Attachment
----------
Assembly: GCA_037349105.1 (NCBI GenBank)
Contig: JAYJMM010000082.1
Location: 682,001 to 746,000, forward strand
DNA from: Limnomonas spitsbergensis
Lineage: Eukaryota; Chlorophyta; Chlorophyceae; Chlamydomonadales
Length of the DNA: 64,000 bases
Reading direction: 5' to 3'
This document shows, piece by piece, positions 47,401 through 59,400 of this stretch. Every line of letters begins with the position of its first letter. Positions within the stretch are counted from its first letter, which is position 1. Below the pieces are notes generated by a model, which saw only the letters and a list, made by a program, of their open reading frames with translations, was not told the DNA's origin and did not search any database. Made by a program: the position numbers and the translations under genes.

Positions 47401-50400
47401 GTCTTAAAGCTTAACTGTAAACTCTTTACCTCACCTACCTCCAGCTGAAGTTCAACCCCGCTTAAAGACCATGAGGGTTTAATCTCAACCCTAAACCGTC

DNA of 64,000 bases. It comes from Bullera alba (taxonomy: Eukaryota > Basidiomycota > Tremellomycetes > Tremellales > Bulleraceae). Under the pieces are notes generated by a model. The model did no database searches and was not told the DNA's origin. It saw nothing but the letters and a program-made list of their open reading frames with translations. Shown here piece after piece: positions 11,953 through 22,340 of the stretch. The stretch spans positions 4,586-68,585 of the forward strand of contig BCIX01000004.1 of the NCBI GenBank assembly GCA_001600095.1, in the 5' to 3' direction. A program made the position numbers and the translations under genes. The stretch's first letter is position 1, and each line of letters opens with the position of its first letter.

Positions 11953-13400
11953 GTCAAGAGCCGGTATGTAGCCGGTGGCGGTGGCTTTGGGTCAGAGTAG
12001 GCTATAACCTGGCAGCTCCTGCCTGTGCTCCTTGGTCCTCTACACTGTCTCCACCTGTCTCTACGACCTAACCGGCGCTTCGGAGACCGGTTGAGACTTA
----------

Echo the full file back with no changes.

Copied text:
Assembly: GCA_037349105.1 (NCBI GenBank)
Contig: JAYJMM010000082.1
Location: 682,001 to 746,000, forward strand
DNA from: Limnomonas spitsbergensis
Lineage: Eukaryota; Chlorophyta; Chlorophyceae; Chlamydomonadales
Length of the DNA: 64,000 bases
Reading direction: 5' to 3'
This document shows, piece by piece, positions 47,401 through 59,400 of this stretch. Every line of letters begins with the position of its first letter. Positions within the stretch are counted from its first letter, which is position 1. Below the pieces are notes generated by a model, which saw only the letters and a list, made by a program, of their open reading frames with translations, was not told the DNA's origin and did not search any database. Made by a program: the position numbers and the translations under genes.

Positions 47401-50400
47401 GTCTTAAAGCTTAACTGTAAACTCTTTACCTCACCTACCTCCAGCTGAAGTTCAACCCCGCTTAAAGACCATGAGGGTTTAATCTCAACCCTAAACCGTC

DNA of 64,000 bases. It comes from Bullera alba (taxonomy: Eukaryota > Basidiomycota > Tremellomycetes > Tremellales > Bulleraceae). Under the pieces are notes generated by a model. The model did no database searches and was not told the DNA's origin. It saw nothing but the letters and a program-made list of their open reading frames with translations. Shown here piece after piece: positions 11,953 through 22,340 of the stretch. The stretch spans positions 4,586-68,585 of the forward strand of contig BCIX01000004.1 of the NCBI GenBank assembly GCA_001600095.1, in the 5' to 3' direction. A program made the position numbers and the translations under genes. The stretch's first letter is position 1, and each line of letters opens with the position of its first letter.

Positions 11953-13400
11953 GTCAAGAGCCGGTATGTAGCCGGTGGCGGTGGCTTTGGGTCAGAGTAG
12001 GCTATAACCTGGCAGCTCCTGCCTGTGCTCCTTGGTCCTCTACACTGTCTCCACCTGTCTCTACGACCTAACCGGCGCTTCGGAGACCGGTTGAGACTTA